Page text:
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Matthew 18:6 But whoever shall offend one of these little ones
Context:

The Apostles ask who is greatest in the realm of the skies and Jesus points to a little child.

Spoken to:
Apostles
Greek Verse:

Matthew 18:6  ὃς δ᾽ ἂν σκανδαλίσῃ ἕνα τῶν μικρῶν τούτων τῶν πιστευόντων εἰς ἐμέ, συμφέρει αὐτῷ ἵνα κρεμασθῇ μύλος ὀνικὸς περὶ τὸν τράχηλον αὐτοῦ καὶ καταποντισθῇ ἐν τῷ πελάγει τῆς θαλάσσης.

KJV Verse:

Matthew 18:6 But whoso shall offend one of these little ones which believe in me, it were better for him that a millstone were hanged about his neck, and that he were drowned in the depth of the sea.

NIV Verse:

Matthew 18:6 If anyone causes one of these little ones—those who believe in me—to stumble, it would be better for them to have a large millstone hung around their neck and to be drowned in the depths of the sea.

Literal Alternative:

The one that, however, when he trips up one of these little ones, these ones, the ones trusting in me? It is better for him that it should be hung, a millstone of an ass around that throat of his and he should be sunk into open waters of the sea.

Hidden Meaning:

The images here are all comic exaggeration. The millstone is described as "for an ass," which makes it the hge millstones that were dragged by an ass attached to them, going around in a circle. We cannot know if the "for an ass" had the same pejorative sense then as today, but clearly, the image is overkill and lost in translation.

Jesus repeats the beginning of the two previous verses, but he changes the word used for "child" to "little ones" This is a play against the adjective "great" and verb meaning "lower" of the previous verse.

This verse is also interesting because of the differences among this version and Mark 9:42 and Luke 17:2.  It holds a lot of clues about the source of Jesus's quotes in the Gospels (See Mark 9:42) and even how Jesus's lines changed over time. as he used them (See Luke 17:2)

Wordplay:

The play on words here combines the ideas lifted up with the idea of being sunk into the ocean. The"up" idea  is repeated with both the "it would be better (uplifting)" verb and the "hung up" verb, while the "down" idea is repeated in the "drowned" (thrown down in the sea) and the "depths" words. 

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About this Site

I started this site fifteen years ago.  My original award-winning work as a "techno-linguist" was in ancient Chinese. I wanted to bring the same computer search and analysis techniques to explore something more important: the original Greek of Jesus's words. To understand why this was important to me, you may want to read this article on how Jesus's meaning is lost.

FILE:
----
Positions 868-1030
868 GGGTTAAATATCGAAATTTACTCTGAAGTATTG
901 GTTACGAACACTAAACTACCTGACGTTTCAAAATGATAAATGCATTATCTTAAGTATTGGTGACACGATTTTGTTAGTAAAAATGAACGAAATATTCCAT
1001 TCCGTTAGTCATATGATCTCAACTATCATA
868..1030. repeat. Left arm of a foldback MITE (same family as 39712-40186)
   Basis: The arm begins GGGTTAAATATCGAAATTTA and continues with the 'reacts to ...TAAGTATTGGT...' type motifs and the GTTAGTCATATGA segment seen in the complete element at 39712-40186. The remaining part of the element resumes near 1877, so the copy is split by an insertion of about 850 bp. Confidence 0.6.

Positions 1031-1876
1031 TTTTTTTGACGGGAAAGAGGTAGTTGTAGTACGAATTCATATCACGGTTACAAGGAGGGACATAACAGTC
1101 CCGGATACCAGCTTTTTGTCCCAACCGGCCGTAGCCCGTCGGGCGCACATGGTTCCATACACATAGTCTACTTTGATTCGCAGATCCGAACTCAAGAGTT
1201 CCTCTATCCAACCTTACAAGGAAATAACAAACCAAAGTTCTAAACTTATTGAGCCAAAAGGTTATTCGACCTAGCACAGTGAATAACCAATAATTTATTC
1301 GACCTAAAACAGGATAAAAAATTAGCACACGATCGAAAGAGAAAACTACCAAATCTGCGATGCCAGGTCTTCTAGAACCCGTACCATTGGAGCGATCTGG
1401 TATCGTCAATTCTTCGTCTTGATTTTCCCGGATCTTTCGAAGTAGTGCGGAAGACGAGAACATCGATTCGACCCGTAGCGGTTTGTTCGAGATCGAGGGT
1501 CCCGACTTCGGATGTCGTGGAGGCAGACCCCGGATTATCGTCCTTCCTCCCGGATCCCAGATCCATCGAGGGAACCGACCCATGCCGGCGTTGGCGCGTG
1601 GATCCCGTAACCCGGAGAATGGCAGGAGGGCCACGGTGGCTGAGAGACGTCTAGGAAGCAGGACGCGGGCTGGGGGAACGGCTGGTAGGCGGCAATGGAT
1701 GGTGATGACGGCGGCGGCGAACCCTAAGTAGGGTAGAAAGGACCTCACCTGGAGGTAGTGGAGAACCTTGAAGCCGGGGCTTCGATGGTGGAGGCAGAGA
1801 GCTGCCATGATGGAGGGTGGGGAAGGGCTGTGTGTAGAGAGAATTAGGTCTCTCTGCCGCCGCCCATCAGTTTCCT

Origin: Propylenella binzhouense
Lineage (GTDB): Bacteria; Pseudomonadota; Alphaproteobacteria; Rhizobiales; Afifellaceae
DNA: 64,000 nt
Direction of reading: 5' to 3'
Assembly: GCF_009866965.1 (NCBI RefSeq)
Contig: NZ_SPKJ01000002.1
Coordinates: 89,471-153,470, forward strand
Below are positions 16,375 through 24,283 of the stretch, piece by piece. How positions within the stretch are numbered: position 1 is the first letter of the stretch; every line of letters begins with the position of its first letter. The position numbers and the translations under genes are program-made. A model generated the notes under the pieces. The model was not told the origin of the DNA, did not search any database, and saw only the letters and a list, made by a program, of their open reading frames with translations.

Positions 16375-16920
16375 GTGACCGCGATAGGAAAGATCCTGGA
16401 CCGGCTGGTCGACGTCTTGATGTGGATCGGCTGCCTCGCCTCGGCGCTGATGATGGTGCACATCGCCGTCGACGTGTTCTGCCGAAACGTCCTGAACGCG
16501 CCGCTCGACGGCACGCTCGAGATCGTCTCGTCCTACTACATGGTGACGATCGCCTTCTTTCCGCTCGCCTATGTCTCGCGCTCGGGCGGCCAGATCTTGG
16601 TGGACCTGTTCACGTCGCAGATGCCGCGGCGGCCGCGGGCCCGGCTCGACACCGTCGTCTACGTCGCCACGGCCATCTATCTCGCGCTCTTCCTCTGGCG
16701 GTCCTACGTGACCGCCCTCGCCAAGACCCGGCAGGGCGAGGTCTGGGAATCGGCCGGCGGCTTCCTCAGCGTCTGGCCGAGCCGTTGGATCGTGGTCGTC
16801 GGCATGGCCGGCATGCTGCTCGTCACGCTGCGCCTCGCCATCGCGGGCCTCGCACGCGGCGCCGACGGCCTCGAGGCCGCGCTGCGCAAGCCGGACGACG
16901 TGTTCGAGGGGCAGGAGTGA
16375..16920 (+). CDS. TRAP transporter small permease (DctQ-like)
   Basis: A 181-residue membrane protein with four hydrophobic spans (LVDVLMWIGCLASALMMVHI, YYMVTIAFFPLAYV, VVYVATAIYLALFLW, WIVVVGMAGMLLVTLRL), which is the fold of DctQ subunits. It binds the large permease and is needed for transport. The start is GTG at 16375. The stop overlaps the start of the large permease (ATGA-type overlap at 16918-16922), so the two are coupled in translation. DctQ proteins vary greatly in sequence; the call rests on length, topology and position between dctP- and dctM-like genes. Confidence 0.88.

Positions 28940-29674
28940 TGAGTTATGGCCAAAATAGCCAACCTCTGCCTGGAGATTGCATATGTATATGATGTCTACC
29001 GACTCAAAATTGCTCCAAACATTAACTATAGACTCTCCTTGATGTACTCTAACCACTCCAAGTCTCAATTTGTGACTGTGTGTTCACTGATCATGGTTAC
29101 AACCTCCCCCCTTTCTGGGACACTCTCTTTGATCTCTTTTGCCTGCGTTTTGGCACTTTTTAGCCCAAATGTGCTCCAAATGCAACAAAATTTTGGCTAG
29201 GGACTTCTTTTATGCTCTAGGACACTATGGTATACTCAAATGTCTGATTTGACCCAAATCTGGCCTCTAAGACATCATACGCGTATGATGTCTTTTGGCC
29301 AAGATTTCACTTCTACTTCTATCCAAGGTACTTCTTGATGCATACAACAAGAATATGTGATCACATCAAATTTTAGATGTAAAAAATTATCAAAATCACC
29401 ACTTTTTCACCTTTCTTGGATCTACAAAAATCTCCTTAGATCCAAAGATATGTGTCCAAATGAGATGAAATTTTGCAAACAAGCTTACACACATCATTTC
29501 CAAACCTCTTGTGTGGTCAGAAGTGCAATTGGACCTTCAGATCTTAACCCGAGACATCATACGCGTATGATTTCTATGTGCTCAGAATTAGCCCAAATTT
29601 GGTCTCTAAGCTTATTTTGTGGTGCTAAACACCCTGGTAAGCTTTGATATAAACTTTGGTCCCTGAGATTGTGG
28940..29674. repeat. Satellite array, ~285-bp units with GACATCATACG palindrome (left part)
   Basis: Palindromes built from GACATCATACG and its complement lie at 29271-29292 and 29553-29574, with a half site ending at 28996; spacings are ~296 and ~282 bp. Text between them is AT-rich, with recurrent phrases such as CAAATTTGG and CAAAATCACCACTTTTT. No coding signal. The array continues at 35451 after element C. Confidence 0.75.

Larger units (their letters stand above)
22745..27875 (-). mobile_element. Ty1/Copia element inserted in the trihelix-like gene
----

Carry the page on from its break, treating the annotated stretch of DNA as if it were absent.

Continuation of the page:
This site does not promote any religious point of view. On the contrary, it seeks to avoid the competing and evolving religious dogmas that have shaped Biblical translation for centuries.  I purposely use "nonreligious" sources for Greek word meaning, rejoining the study of Biblical Greek with the broader study of ancient Greek. My goal is simply to identify how listeners of Jesus's time would have heard him.

Jesus' words are unique for three reasons.

  1. His words were spoken, not written. Spoken language is inherently different than written language.
  2. His words changed the meaning of words, determining even how later NT authors' used the Greek.
  3. His words were the basis of a unique historical revolution in the way people think.

Most of the on-line material on "Biblical Greek" is largely tautological. It explains the Greek only in terms of how it has been translated into English in the Bible. It flows from the ways that the  Gospel was taught from the Latin Vulgate. I respect this work and use it daily. However,  most of my work takes place outside of this tradition, researching the use of the Greek closer to the time of Jesus, especially the Greek OT, the Septuagint.

The Bible has been such a powerful force in history that it has changed the meaning of many words in English, Latin, and Greek. However, the Greek of Jesus's words has been faithfully preserved for centuries despite the changing religious fashions. These fashions, unfortunately, affect each successive English translation of the Bible, moving it further and further from the Greek.  I stopped analyzing the NLT version because so much of it fails to connect to anything in Jesus's Greek. It is not a translation but how a group of people today feel about the ideas in other English translations. The Message Bible version is even worse.

This site is offered for those who care about fidelity to Scripture as passed down for two thousand years.

Most Recent Question

Question:
Does John 6:37 mean that once I’m saved, no matter what sin I do, if I come to Jesus and ask for forgiveness and repent from that sin, I will not be cast out?
Answer:

I don't see anything about asking forgiveness and repenting nor anything about "being saved." All of these are Christian concepts invented after Jesus. He doesn't use these ideas at all. What is translated as "forgive" means "let go" as in dropping something. What is translated as "repent" means "change your mind" as in thinking differently. What gets translated as "being saved" is the idea of being "rescued" not from "evil" but from "worthlessness."

None of this is in the verses. Or in its context. His ideas in John 6:37 are simpler.  You are either returning to Jesus or moving away from him. Those who the Father has given him...